While many of us may have heard this question from someone who doesn’t believe in God or at least not the one presented in Scripture, it is a bit different when it comes from a Christian.
For many in evangelical Christianity this is an argument that has been settled since the mid-twentieth century, and in the SBC it was met by a landslide victory in the 1980’s that solidified the foundation of our faith in the Christ of Scripture. Now when we use the word ‘believe’ we are not talking about salvation, but as the apostle Paul says to Timothy “But as for you, continue in what you have learned and have firmly believed, knowing from whom you learned it and how from childhood you have been acquainted with the sacred writings, which are able to make you wise for salvation through faith in Christ Jesus. All Scripture is breathed out by God and profitable for teaching, for reproof, for correction, and for training in righteousness, that the man of God may be complete, equipped for every good work” (2 Tim. 3:15-16).
So why has this discussion come back up again? In the last few weeks a prominent Pastor has spoken in 2 different forums and in both case exposed a belief that the Scriptures are a stumbling block to non-believers and as us such we should make them less important to our conversations with them. Instead of focusing on what Scripture says we need to only focus on what Jesus says and making a historical case for His resurrection…in the end is not the Bible that saves anyone it is faith in a resurrected Savior.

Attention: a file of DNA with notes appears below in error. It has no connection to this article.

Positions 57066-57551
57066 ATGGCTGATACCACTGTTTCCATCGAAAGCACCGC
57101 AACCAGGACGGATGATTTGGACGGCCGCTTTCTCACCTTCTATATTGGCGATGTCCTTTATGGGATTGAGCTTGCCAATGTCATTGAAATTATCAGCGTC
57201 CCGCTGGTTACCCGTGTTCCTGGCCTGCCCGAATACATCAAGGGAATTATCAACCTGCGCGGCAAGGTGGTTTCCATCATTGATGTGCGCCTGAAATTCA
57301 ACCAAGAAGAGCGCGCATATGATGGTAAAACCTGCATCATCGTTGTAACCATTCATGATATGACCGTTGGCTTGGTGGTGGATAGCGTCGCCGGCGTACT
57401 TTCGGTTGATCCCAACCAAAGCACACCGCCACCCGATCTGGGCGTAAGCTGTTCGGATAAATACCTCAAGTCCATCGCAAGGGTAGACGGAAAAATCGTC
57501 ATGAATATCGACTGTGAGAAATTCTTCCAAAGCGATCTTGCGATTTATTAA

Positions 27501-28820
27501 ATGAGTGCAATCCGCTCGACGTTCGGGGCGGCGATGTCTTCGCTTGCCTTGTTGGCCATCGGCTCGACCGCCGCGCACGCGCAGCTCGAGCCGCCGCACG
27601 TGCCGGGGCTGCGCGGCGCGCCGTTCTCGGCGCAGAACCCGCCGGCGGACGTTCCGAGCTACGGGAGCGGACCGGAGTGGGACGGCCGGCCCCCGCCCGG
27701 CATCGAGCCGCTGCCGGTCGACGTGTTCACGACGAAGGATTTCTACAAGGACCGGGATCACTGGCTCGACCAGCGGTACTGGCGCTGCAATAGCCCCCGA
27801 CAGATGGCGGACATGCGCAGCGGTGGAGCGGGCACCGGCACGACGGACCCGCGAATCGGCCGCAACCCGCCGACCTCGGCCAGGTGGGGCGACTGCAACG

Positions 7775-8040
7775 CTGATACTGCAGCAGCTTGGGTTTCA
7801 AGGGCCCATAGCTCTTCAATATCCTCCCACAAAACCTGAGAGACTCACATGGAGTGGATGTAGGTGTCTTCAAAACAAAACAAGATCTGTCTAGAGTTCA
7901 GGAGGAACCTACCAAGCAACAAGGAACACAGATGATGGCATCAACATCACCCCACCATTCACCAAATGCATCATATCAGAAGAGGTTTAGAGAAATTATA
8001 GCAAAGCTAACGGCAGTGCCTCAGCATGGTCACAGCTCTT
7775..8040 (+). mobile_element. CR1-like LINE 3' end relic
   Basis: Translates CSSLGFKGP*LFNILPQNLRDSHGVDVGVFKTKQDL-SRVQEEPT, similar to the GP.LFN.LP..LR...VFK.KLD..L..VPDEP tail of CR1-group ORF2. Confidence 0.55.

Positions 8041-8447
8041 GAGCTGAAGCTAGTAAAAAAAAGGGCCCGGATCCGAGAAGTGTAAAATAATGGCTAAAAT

To this I would agree, that we’re saved through the work of the Spirit in us leading us to repentance and faith in the one true God, and this faith is not placed in ourselves but in the work of Jesus the Christ who came to earth in the time of Caesar Augustus and was crucified under the governance of Pontius Pilot in Caesarea. But who is this Christ, not who is Jesus, who is Christ? Apart from the rest of Scripture the title means little or nothing. Apart from a belief in the Old Testament prophecies, the covenants handed down from Adam to David, the words of Isaiah of one who would suffer so that we may live, what is it that our belief is founded in?
Now I could spend a lot of time giving an apologetic on the reason we believe the Bible, but that is not my goal today. My goal is to point out a simple flaw in the whole realm of thought that we can somehow jettison the Scriptures for the sake of evangelism.
For those who have read my first two post here and here, the final call of Christ is an important one, but one that encouraged the disciples not to hide from the Scriptures but to embrace them. In Luke 24 while on the road to Emmaus Jesus doesn’t just talk to these disciples about all the cool things that He did on earth and how they should put their faith in Him because of those things. No, He points back to the Old Testament and walked them through how this Jesus who they followed had to be the Messiah because all of Scripture pointed to this moment. He was the fulfillment of all that went before. They were talking to the Son of God and He wanted them to see how He was the fulfillment of scripture, not for them to abandon Scripture. When He appears to the rest of His disciples at the end of the chapter we see that Jesus opens their minds to understand the Scriptures in light of Himself.